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Candidate Security and the General Election

As with every election the police’s role is to prevent and detect crime and enable the democratic process to take place unhindered.

We take that role very seriously because intimidation of candidates and their supporters has serious implications for individuals and democracy.

We want every candidate to know we are here to help keep you and your supporters safe as this election takes place.

Today all candidates are being offered guidance and sensible advice.

The guidance is not intended to restrict activity in any way but support candidates on the campaign trail.

We’re also gearing (or scaling) up across all forces by:

  • offering security briefings
  • assigning a detective superintendent for candidate security in every force
  • nationally monitoring reports and incidents on a daily basis.

Strong and varied views are the mark of a healthy democracy, but we will deal robustly with people who cross the line into criminal abuse, harassment or disorder. 

Why the extra push/are you worried etc?

This election is unusual.

  • It’s happening in winter when candidates and supporters will be canvassing in the dark
  • There’s been an increase in abuse and threats against MPs
  • Candidates tell us they are more concerned about security than in other elections

Our enhanced response to candidates and security advice is practical and precautionary that context.  Not as a result of intelligence of threats.

The guidance

The guidance has been jointly produced by the National Police Chiefs’ Council, CPS, College of Policing and the Electoral Commission.

It provides personal security advice to candidates:

  • not canvassing alone
  • conducting an online check to minimise the amount of public information about yourself
  • it outlines some of the key offences so candidates can be clear about when they should be reporting an incident to police. (criminal damage, abusive or threatening behaviour, harassment, stalking and hate crimes).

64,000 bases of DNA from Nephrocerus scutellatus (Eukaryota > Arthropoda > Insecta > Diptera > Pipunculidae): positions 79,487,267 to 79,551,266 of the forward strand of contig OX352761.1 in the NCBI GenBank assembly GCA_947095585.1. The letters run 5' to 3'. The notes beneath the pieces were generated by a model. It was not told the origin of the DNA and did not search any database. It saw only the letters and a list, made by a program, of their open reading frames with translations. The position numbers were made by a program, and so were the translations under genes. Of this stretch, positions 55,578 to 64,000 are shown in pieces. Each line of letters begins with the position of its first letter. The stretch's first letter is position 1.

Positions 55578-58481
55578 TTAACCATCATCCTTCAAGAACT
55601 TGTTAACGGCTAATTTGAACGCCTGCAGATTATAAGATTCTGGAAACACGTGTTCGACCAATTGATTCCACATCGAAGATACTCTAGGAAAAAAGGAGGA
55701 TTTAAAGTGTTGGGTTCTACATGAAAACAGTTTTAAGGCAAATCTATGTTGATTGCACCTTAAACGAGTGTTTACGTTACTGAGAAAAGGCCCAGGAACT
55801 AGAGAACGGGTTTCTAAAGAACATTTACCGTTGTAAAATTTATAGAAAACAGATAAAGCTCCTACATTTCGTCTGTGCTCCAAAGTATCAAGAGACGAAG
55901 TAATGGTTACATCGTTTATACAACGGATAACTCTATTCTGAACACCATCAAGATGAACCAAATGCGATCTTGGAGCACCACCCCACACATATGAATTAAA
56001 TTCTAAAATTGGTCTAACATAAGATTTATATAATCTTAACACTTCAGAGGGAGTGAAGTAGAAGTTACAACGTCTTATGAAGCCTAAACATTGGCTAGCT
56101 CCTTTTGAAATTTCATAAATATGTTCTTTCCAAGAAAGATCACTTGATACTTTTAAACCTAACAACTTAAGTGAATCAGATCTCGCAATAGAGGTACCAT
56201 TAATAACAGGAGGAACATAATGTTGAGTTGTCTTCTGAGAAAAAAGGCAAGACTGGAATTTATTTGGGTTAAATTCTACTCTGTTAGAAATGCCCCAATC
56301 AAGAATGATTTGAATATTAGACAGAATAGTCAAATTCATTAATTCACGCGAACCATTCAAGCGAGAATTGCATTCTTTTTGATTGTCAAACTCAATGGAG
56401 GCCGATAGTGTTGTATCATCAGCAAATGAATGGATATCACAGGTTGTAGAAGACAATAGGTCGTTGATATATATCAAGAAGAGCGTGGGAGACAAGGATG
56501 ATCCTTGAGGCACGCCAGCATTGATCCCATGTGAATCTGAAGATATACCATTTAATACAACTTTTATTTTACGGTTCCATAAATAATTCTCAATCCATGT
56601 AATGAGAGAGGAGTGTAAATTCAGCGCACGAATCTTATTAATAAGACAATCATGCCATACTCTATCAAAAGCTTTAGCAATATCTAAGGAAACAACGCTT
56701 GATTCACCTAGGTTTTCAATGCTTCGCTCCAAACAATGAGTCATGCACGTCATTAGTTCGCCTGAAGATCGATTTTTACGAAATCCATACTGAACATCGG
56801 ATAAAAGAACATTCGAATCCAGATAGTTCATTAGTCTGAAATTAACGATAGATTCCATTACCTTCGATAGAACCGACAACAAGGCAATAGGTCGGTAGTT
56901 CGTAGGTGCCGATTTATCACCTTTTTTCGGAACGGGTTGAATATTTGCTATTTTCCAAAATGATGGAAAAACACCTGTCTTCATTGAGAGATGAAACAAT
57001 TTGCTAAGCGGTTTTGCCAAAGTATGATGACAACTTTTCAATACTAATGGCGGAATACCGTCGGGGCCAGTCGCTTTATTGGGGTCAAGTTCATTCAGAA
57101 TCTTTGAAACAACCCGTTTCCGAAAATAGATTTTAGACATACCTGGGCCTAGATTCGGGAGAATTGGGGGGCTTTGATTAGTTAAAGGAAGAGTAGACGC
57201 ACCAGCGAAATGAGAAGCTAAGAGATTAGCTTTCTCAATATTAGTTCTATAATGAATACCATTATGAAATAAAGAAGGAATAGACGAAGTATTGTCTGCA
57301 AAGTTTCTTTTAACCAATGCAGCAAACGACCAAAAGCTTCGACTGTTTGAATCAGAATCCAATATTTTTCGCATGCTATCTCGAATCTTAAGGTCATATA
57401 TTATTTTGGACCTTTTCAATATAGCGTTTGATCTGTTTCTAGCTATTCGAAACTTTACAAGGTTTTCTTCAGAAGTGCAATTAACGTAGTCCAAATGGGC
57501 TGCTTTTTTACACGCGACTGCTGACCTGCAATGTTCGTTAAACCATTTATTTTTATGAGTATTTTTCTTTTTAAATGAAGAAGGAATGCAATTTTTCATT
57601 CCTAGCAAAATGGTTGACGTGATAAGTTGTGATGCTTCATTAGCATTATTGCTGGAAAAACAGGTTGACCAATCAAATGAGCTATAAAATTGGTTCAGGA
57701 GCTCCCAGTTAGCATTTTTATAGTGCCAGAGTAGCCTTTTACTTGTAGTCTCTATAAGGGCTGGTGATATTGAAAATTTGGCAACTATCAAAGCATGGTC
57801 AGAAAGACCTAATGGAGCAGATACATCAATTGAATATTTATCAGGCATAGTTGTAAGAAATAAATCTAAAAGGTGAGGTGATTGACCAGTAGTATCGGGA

From September 2018 until July 2019 the unit that provides security and advice for parliamentarians received 238 requests for support.

In the past week that same team has taken 52 reports, of which half were recorded as crimes, and the rest were noted for intelligence. (IF pushed vast majority were malicious comms)


Anyone with a public voice should consider the potential for their language to inflame or calm tensions.  But we don’t, and shouldn’t, police politician’s language – those are judgement calls politicians need to make themselves.

Questions and Answers

Is this the first time you have published this guidance?

Local police forces have always worked with candidates and the Electoral Commission on security issues but this is the first time we’ve had joint guidance like this.  And we are scaling up our operational response.

Can’t you do anything to stop all these threats and abuse?

Strong and varied views are the mark of a healthy democracy, but should never cross the line into criminal abuse, harassment or disorder.

We will take reports seriously, respond robustly and there are serious penalties for those who are found guilty of criminal offences.

You say you don’t want to restrict activity but that’s exactly what this guidance will do – is it necessary?

This guidance does not restrict activity or tell any candidates to do so but it simply offers advice and support to help those working in this election keep themselves safe but also allows them to be clear what sort of behaviour is not acceptable and should be reported to the police.

We want every candidate to know that the police are here to support you and help keep you and your supporters safe as this election takes place.

Are you concerned by the current febrile atmosphere/are you worried about candidates in this election?

We are concerned by rises in abuse/threats, and we know candidates are concerned.

We see evidence of heightened tensions – angry talk across social media, clashes between groups at protests – but have no intelligence to suggest a heightened risk to candidates.

Our enhanced response to candidates and security advice is practical and precautionary that context.  Not as a result of intelligence of threats.

Action taken - We are taking steps collaboratively to track and monitor abuse and do what we can to mitigate it and prosecute where appropriate. Police have already secured prosecutions in recent months.